I just started law school, and I am terrified that everything is possible again. Who am I to my fellow classmates? Do I join the LGBT oriented groups? Does doing so define my next 3 years? My job prospects?

    Do I need to come out all over again? I feel dizzy with the prospect of doing so. I barely know these people. What if they stop being friends with me? At least with my friends at Duke, I had known them for 2 or 3 years and knew that the special ones wouldn't leave me for anything. But I've known my classmates for 3 weeks. I don't want to pigeonhole myself. I don't want to work in LGBT-related law professions. I want to be my own person. I want to find my own way. But I want to be honest with myself and other people.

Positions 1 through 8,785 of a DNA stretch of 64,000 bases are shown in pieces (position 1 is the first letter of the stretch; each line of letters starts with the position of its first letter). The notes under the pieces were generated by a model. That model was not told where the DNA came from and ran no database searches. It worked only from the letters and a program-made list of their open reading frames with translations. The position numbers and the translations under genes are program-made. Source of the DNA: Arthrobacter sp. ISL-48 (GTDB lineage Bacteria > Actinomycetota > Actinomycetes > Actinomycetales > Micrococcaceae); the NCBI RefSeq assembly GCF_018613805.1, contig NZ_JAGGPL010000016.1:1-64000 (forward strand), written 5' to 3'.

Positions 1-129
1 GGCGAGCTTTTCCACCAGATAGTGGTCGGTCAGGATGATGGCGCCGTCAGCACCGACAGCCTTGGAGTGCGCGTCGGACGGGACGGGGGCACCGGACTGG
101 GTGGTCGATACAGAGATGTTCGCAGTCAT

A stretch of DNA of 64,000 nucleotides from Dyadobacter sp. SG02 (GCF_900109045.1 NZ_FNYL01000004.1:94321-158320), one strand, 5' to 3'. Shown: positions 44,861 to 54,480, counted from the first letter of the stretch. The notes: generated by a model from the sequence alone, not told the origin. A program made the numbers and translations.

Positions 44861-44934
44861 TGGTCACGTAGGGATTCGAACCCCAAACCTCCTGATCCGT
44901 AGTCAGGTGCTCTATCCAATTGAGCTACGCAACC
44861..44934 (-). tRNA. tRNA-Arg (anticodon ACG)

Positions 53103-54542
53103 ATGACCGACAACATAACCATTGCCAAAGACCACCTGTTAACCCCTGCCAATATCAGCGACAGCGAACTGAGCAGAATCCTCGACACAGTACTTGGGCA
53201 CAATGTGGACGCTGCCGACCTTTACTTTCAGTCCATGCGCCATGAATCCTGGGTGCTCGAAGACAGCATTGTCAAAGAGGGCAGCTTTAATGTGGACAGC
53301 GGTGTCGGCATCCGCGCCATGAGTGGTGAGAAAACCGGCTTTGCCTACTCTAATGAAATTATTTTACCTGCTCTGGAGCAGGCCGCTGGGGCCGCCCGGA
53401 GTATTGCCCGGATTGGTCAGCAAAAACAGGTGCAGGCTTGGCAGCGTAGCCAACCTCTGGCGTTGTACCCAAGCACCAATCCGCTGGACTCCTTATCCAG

How in the world do I reconcile all of these things?

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  2. Cameron - awesome for sharing all that. With every class that comes in, everything is possible again. Part of why I've never left :) Plus, I get to see students like you go from being in the class to being a teaching assistant for the class.

    To anyone new reading this - please know that in addition to Janie, Jess, Colleen, the Center, BDU and other students, there is also an Ally Network on campus. More info is at http://www.studentaffairs.duke.edu/lgbt/ally-network and, if a person has completed the training session, that person will have their own copy of the card shown on the page on or near an office door. Mine's at the top left outside my office at 1405A Fitzpatrick (here's a map if you ever want to swing by).

    Welcome here!
    -Dr. G